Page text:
A major advantage of solid-state dye-sensitized solar cells is that they do not suffer problems with solvent leakage and corrosion. Recent research into synthesis of the anode material, nanocrystalline TiO2, has opened up new insight into device optimization and control over properties. Steiner, Snaith and coworkers have developed a novel block-co-polymer directed synthesis of titania, and have correlated the conditions of synthesis to the resulting density of states. They studied hybrid cells comprising nanocomposites of titania and diblock co-polymers, and the structural influence on the electronic processes of charge generation, transport, separation and recombination. Their findings are important because they help understand the influence of the density of states on photovoltaic performance: an increase in the depth and width of the density of states corresponds to an increase in the photocurrent, but also a drop in the open-circuit voltage.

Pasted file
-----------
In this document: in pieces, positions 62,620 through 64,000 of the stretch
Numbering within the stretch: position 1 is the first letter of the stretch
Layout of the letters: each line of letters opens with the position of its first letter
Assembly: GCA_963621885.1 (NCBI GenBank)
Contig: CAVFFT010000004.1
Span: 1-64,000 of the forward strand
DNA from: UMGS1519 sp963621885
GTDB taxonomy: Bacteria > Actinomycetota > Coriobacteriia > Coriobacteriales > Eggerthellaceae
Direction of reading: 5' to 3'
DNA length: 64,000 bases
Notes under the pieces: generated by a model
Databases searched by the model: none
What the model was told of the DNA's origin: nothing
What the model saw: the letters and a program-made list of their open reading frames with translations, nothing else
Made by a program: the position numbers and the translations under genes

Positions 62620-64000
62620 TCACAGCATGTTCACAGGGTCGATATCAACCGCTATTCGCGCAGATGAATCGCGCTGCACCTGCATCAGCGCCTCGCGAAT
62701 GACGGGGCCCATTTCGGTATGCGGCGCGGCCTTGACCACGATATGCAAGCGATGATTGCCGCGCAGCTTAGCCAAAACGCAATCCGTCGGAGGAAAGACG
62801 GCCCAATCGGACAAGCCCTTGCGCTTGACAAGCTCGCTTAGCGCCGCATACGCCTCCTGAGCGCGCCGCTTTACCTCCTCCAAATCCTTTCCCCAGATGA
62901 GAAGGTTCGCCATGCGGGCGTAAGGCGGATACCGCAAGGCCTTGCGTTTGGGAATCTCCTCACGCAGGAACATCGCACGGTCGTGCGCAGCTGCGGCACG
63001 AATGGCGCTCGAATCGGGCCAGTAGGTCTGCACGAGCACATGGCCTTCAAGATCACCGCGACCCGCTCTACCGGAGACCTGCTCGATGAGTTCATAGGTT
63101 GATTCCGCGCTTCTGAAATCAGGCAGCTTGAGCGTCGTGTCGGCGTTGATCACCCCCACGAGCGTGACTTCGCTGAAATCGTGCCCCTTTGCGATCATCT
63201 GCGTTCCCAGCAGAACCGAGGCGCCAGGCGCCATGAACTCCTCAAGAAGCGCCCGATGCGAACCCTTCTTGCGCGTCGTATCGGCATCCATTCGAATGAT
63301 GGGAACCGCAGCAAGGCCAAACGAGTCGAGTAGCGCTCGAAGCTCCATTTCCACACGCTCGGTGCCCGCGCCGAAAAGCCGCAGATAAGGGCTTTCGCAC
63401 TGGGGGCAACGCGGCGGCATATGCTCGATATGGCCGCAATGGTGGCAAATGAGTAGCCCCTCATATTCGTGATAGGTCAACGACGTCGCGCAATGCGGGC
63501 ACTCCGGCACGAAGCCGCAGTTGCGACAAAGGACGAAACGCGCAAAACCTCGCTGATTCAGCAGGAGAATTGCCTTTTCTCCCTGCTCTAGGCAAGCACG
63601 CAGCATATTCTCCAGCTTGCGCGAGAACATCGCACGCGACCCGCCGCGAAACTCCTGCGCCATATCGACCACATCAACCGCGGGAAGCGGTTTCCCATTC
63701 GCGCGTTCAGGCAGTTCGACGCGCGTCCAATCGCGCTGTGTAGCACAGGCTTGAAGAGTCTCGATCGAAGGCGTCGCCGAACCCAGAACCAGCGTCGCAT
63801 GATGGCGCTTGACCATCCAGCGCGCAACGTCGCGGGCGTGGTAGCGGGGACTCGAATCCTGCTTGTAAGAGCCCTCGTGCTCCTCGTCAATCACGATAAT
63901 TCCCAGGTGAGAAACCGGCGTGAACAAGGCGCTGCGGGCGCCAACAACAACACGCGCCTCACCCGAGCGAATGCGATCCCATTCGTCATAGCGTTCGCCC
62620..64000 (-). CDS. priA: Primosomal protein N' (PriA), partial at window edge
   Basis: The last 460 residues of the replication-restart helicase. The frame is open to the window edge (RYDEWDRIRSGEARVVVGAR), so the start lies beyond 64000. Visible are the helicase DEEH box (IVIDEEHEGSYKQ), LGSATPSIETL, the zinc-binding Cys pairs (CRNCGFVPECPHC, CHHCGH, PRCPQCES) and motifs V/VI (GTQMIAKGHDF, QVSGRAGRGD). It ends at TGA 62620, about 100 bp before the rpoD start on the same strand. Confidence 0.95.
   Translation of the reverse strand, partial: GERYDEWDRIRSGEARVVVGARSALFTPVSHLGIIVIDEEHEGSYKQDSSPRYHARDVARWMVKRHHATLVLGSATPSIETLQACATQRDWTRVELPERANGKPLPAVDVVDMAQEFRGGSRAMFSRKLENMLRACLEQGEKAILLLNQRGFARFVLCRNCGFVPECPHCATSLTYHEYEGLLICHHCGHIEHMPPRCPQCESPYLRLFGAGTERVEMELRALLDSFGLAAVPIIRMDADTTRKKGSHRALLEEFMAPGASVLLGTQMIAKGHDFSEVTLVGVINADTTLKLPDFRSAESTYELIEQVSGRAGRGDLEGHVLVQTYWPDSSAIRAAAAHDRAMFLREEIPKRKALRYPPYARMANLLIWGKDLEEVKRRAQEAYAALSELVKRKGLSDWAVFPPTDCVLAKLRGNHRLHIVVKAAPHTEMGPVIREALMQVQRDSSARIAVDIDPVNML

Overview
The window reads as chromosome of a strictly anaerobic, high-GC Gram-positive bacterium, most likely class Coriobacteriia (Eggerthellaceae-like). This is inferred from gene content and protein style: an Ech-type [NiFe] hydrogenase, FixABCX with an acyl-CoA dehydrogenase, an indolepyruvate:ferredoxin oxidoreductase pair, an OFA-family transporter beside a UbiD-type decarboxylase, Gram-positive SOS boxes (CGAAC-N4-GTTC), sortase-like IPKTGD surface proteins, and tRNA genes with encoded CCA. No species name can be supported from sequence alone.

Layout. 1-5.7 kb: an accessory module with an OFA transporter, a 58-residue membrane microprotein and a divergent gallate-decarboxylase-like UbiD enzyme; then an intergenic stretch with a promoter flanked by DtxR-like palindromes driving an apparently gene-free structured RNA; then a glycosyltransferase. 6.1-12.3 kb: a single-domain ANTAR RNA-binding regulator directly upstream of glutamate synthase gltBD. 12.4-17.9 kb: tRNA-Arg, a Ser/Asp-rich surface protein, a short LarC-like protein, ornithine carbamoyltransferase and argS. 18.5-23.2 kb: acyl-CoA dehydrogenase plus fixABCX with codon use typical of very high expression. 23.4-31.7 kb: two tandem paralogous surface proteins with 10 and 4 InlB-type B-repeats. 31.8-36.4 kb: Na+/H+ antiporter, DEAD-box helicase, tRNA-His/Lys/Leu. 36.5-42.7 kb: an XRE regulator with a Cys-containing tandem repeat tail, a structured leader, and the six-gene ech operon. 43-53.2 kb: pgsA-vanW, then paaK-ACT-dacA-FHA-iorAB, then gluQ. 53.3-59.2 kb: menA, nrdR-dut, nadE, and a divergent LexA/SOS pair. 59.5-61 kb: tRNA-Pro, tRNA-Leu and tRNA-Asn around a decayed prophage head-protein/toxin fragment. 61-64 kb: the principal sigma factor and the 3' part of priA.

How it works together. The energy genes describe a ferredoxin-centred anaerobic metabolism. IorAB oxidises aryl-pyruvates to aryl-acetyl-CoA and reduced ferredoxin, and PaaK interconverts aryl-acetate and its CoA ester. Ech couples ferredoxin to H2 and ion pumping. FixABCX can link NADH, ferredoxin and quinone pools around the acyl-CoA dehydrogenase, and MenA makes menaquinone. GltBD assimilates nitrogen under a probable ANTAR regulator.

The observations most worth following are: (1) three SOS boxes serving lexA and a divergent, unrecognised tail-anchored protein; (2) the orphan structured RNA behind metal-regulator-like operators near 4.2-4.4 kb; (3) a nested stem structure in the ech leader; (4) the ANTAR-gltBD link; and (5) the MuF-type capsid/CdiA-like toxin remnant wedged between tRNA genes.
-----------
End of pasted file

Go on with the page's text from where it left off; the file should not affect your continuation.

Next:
Using poly(isoprene-block-ethylene oxide) as a structure-directing agent allows the in situ formation of a carbon scaffold at high annealing temperatures in an inert atmosphere. As a result, titania crystallizes completely without loss of the mesostructure. The authors’ best polymer-TiO2 hybrid solar cell power conversion efficiency of 3.2% is already comparable with the 3.4% for a standard nanoparticle-based device, with room for further improvement. As this method is very different from the traditional colloidal assembly of TiO2 nanoparticles, it provides a new way of exploring and optimizing the anode properties of dye-sensitized solar cells as well as other kinds of devices.
Editor’s note: Kitty Cha is a guest blogger from Wiley’s MaterialsView blog.